Montana’s Republican governor has made it clear his state won’t be bothered to help in the fight against climate change. But he still wants federal assistance to deal with the climate impacts at Montana’s door. Last week, Gov. Greg Gianforte withdrew Montana from a bipartisan coalition of more than two dozen states committed to upholding the goals of the Paris climate agreement, which include net-zero greenhouse gas emissions by 2050. Brooke Stroyke, a spokesperson for Gianforte, told Montana Public Radio that the governor believes innovation, not government regulation, is the solution to climate change.Two days later, Gianforte called on the U.S. Department of Agriculture to declare a drought emergency across his state, which would make emergency funds available to farmers who have suffered losses.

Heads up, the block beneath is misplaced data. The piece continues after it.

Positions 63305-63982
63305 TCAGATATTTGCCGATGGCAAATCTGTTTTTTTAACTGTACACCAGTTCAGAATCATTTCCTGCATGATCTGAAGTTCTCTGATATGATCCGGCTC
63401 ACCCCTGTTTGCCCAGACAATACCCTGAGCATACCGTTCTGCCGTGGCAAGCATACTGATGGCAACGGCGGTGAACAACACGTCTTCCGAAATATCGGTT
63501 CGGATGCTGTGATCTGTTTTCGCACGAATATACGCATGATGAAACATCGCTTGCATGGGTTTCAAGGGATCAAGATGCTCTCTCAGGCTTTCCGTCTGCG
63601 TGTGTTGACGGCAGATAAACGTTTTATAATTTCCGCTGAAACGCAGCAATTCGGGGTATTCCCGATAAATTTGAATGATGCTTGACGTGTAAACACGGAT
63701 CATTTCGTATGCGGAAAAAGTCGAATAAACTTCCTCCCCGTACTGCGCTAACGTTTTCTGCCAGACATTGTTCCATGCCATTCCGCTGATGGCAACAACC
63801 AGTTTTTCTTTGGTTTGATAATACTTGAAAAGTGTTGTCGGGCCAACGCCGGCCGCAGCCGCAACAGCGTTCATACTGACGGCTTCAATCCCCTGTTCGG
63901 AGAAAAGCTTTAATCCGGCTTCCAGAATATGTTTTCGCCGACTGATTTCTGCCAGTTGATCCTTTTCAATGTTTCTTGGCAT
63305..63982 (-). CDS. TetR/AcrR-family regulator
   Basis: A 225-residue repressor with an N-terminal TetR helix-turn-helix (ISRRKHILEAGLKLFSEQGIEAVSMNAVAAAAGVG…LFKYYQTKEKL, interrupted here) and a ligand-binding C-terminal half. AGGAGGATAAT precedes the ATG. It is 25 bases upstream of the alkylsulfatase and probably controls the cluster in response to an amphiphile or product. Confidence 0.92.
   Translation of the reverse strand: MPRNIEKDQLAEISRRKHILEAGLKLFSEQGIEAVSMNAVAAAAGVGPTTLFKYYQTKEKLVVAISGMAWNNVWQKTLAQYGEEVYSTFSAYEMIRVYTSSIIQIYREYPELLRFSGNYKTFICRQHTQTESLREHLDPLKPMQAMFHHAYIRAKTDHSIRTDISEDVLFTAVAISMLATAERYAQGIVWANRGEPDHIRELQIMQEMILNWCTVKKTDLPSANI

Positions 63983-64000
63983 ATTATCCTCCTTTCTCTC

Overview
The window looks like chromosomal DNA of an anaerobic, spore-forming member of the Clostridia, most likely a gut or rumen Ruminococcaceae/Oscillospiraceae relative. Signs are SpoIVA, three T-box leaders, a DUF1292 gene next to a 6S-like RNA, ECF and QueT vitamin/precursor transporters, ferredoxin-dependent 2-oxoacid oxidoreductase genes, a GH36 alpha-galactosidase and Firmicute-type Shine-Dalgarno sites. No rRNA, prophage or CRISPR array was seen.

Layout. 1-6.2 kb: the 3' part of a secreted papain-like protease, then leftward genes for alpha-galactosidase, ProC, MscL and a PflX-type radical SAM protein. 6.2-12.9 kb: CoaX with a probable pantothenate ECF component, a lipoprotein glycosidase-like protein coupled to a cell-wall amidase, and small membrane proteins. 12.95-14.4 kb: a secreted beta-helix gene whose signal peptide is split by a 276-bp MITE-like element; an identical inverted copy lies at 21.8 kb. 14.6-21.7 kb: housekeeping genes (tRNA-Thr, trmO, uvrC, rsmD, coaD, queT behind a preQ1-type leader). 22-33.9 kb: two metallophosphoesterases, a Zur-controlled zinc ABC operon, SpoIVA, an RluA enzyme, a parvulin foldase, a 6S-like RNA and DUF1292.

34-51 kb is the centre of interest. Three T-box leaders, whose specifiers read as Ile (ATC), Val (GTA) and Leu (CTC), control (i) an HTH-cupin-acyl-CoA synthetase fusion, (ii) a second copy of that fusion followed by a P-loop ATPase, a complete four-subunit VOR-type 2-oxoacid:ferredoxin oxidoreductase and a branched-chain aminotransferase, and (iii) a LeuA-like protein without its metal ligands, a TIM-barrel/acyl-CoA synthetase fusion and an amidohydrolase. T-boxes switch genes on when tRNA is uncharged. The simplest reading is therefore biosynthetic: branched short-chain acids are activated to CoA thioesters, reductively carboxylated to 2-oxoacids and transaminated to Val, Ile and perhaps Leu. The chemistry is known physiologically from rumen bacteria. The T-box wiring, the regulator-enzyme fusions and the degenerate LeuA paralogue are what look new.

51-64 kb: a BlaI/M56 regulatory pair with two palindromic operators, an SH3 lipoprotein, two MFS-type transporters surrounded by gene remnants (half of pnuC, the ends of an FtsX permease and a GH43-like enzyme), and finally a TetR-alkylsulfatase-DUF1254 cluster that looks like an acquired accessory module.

The removal of Endangered Species Act protections had been in the works for years and was the right thing to do when finalized in Trump’s last days, U.S. Fish and Wildlife Service Assistant Director for Ecological Services Gary Frazer told AP. On Friday, attorneys for the administration asked a federal judge in California to reject a lawsuit from wildlife advocate s that seeks to restore protections, signaling the conclusion of Biden’s promise on his first day in office to review the Trump move. But wolf management policies in place at the state level have shifted dramatically since protections were lifted, and Frazer suggested the federal government could take steps to restore protections if population declines put wolves back on the path to extinction.“Certainly some of the things we’re seeing are concerning,” he said.